In the beginning it was hard for my father to accept that his only daughter would follow a path that he saw as improper. After a while he started to like the idea of his daughter being the first hijabi woman to climb Everest.
“It took a lot of sit-downs with my father to get him to understand that my dreams are valid. From 2007 to 2012, it took 5 years to get him to understand. In the beginning it was hard for him to accept that his only daughter would follow a path that he saw as improper. It was a matter of having a mature adult conversation with him to make him understand that I was not going to give up on my dreams," Rostom tells us, "After a while he started to like the idea of his daughter being the first hijabi woman to climb Everest. I want to tell girls and women everywhere not to give up on what they want, to fight and make the world understand that their paths are valid and important and to not let themselves be brought down by society. I am 37 now, and I was 32 when I put my foot down. I wasn’t hurting anybody, I was a mature woman whose choices needed to be respected. I want women everywhere to know that they don’t have to be 37 to attempt Everest; they don’t have to be 32 to peak their first mountain.”
Rostom explains that it’s especially difficult for Egyptian girls, who are bombarded with society’s lack of support. “They were always asking me, ‘When are we going to congratulate you on your marriage?’ ‘Why are you acting or dressing like a boy?’ If it was me, I would support my daughter and help her reach her dreams.
Fatma Omar, Weightlifter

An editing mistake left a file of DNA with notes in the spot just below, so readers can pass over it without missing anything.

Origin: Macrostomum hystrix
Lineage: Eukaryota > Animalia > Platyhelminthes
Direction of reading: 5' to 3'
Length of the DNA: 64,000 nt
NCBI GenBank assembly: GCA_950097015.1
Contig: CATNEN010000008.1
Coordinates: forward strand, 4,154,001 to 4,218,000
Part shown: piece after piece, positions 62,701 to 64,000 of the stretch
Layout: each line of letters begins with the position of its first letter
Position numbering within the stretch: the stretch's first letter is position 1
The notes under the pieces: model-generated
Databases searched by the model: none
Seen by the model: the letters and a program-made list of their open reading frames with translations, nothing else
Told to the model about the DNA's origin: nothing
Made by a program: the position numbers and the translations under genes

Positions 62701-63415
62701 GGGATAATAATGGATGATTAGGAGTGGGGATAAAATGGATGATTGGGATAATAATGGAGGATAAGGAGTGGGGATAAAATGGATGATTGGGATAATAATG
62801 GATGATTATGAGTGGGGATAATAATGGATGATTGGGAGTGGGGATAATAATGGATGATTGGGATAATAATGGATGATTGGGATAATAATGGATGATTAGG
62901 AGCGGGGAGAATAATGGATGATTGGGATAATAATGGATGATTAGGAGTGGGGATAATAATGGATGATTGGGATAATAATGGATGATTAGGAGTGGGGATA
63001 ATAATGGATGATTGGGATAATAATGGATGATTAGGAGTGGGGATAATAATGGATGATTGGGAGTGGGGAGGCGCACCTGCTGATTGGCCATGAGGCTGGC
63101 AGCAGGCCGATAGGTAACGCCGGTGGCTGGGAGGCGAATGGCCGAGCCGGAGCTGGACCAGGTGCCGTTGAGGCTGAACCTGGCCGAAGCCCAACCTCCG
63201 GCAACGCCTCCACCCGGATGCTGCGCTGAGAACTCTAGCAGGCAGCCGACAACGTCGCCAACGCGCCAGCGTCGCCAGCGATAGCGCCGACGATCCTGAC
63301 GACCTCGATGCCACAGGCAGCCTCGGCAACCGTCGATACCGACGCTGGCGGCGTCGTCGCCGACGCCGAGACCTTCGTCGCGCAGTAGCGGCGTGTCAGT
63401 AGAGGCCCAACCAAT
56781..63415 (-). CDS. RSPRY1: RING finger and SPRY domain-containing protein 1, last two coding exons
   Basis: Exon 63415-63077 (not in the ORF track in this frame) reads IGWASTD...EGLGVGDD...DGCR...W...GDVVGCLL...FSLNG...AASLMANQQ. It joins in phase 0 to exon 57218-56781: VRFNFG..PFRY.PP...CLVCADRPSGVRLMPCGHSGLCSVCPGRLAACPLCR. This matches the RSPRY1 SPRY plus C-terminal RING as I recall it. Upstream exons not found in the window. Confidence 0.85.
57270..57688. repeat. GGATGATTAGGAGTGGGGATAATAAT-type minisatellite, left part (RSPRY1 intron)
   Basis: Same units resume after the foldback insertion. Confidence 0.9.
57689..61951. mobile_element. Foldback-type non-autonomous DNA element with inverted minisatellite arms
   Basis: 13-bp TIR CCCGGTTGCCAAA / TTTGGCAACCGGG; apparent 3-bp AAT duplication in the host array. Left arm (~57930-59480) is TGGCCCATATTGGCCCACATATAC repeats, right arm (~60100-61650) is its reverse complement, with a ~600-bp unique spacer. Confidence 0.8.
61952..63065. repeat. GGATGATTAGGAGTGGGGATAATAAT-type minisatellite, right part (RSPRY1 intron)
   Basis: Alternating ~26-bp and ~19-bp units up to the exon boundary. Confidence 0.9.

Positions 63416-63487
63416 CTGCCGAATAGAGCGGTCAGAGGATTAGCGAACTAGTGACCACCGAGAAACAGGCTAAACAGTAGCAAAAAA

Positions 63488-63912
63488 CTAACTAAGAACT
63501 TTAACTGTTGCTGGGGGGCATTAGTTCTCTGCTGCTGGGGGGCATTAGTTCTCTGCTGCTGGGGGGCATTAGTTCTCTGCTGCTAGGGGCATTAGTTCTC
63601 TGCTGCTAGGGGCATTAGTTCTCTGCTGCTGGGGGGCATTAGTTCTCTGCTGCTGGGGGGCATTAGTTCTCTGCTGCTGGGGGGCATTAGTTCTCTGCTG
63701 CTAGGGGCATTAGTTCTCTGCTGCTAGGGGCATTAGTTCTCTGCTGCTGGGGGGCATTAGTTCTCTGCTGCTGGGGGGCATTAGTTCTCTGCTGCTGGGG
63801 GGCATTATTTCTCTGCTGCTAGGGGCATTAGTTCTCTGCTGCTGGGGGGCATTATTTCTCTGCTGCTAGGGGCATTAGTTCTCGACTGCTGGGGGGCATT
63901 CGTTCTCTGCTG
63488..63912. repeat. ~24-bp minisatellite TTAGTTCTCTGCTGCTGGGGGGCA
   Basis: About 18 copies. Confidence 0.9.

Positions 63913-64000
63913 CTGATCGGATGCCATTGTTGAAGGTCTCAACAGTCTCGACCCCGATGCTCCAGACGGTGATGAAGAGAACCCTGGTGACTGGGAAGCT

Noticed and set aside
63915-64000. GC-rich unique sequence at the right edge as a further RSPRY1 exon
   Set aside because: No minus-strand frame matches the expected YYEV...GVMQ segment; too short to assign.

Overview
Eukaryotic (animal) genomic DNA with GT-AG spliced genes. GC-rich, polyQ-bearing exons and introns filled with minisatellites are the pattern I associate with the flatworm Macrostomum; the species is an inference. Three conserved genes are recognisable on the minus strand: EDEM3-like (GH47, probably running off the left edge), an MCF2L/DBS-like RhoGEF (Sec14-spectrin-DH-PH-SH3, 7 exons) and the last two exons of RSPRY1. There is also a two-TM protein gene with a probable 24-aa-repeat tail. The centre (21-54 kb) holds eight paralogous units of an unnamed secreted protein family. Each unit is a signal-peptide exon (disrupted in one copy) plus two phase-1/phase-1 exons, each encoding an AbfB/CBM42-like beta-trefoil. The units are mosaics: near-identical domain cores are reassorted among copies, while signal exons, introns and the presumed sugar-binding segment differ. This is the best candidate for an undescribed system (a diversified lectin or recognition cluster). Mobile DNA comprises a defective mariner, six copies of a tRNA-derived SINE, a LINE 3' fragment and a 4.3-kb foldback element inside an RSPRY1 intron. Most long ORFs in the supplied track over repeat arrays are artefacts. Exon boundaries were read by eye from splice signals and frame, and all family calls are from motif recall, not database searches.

With super impressive upper-body strength and a number of gold medals from a number of Paralympics under her belt, weightlifter Fatma Omar started her career in 1998 when she competed at the IPC Powerlifting World Championship. Omar has overcome disability and adversity to break through that glass ceiling, proving that women should not be messed with. A mother of two, Omar was diagnosed with polio when she was an infant and last year, at the age of 43 she competed in Rio last year and snatched a silver medal in the heavyweight. It’s also worth mentioning that she has four other golds to her name, as well as four gold IPC medals and several World Championship titles. Society is hard and unfair on women, and life is hard and unfair to the disabled; Omar has had to face both kinds of struggle, coming out in the end with a number of coveted accolades and a killer left-hook we bet!
Ingie El Mor, Kitesurfer
More of an extreme athlete than a football player or a triathlete, Ingie El Mor has garnered huge success as one of Egypt’s top kitesurfers. Her skills are astounding, considering she has only been kitesurfing for four years. She started at the age of 25 by taking a short course in Ras Sedr at the Soulkitesurfing Center. “I was a bit nervous to begin with, there were no other girls doing it and I am only 155cm tall. I was sure it was going to be difficult,” El Mor says.
Even though it took her longer to get the hang of it in the beginning, El Mor went on to win the King of the Lagoon competition with the highest jump, earning her the title of 'Queen of the Air'. Then in 2015, competed in the King of the Lagoon again and won 1st in the race and 3rd in the freestyle tricks. After that, she caught the attention of Coca-Cola, who asked her to be in their Ramadan 2015 prejudice campaign. Following the campaign, she was contacted by a large number of girls who were interested in trying out kitesurfing.
“After the commercial a lot of girls contacted me to give them details about kiting like where and how to start, and that made me very happy that finally a lot of girls are actually thinking to kite.”
Amany Khalil, Triathlete